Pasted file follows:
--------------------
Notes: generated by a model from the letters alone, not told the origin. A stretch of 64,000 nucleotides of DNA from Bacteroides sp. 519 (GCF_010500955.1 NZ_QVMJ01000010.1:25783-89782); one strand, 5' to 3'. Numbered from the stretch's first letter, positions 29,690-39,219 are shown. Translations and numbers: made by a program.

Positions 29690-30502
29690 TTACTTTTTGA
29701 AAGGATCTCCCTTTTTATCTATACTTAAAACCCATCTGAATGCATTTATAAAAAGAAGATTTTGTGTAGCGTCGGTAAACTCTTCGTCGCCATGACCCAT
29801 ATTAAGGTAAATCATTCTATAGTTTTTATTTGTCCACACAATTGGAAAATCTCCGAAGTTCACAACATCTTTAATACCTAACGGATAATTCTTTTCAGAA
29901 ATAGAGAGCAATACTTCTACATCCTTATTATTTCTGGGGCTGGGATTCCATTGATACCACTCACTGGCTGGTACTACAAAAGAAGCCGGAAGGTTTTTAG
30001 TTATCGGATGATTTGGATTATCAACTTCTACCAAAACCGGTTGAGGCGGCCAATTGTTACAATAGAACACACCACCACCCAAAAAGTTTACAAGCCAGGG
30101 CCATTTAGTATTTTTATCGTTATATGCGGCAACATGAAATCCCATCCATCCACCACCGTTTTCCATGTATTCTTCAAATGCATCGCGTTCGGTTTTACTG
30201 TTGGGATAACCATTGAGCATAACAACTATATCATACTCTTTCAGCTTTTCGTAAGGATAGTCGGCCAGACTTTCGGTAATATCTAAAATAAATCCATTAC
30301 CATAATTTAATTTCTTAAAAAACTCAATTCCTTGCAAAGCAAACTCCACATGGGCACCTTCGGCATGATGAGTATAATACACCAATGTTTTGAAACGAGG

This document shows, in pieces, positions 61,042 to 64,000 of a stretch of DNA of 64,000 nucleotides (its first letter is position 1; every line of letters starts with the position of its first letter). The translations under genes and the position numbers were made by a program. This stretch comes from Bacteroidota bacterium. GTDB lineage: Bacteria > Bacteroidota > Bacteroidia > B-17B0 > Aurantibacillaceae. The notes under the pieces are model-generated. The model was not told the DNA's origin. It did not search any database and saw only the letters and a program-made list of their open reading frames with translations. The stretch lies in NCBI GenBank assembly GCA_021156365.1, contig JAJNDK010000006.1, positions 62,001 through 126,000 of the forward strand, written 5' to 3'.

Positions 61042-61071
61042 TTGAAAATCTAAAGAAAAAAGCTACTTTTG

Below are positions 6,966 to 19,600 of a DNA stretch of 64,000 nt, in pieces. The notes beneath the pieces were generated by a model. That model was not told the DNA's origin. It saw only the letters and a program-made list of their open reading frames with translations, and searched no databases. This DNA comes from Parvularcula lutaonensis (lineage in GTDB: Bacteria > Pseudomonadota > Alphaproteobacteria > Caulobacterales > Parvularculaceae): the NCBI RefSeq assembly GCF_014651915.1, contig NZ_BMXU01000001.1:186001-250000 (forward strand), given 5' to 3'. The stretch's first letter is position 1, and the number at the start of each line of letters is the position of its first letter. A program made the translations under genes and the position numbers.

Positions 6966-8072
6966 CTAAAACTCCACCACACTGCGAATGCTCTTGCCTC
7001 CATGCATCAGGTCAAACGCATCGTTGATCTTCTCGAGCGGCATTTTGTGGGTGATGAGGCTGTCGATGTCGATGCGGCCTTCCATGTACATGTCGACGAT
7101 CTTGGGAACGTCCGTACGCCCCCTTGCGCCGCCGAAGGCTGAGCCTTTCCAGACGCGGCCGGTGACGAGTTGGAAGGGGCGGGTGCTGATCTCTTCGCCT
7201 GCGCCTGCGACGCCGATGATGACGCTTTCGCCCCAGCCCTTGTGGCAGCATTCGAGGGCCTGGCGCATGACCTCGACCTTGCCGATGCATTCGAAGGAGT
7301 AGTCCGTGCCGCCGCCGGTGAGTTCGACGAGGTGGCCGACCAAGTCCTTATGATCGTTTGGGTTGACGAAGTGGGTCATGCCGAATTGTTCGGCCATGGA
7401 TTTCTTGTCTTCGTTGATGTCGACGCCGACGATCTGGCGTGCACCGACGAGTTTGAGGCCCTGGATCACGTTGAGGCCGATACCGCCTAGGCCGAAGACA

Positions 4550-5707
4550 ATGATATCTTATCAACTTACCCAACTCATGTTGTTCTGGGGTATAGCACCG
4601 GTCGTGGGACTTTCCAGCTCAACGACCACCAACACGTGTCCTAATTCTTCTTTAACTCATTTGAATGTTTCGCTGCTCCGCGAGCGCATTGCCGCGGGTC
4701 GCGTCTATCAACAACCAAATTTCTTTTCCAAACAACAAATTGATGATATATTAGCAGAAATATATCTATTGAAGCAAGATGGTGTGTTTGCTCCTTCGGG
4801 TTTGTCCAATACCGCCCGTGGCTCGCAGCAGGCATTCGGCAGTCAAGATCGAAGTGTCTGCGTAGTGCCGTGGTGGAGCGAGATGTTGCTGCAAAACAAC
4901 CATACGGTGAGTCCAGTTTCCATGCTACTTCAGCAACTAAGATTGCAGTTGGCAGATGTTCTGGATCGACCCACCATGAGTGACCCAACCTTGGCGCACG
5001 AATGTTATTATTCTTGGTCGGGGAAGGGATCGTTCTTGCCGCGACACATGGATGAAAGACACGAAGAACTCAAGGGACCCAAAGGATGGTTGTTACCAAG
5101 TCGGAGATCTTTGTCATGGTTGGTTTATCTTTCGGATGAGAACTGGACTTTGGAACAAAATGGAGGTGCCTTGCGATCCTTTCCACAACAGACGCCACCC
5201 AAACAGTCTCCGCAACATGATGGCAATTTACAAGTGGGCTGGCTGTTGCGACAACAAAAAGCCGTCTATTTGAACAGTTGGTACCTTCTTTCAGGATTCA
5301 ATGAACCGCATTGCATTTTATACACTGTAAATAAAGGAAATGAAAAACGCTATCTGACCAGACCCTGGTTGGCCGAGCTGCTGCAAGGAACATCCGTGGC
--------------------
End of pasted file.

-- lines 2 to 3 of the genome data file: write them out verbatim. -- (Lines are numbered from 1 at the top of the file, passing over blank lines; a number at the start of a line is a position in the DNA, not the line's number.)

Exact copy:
Positions 29690-30502
29690 TTACTTTTTGA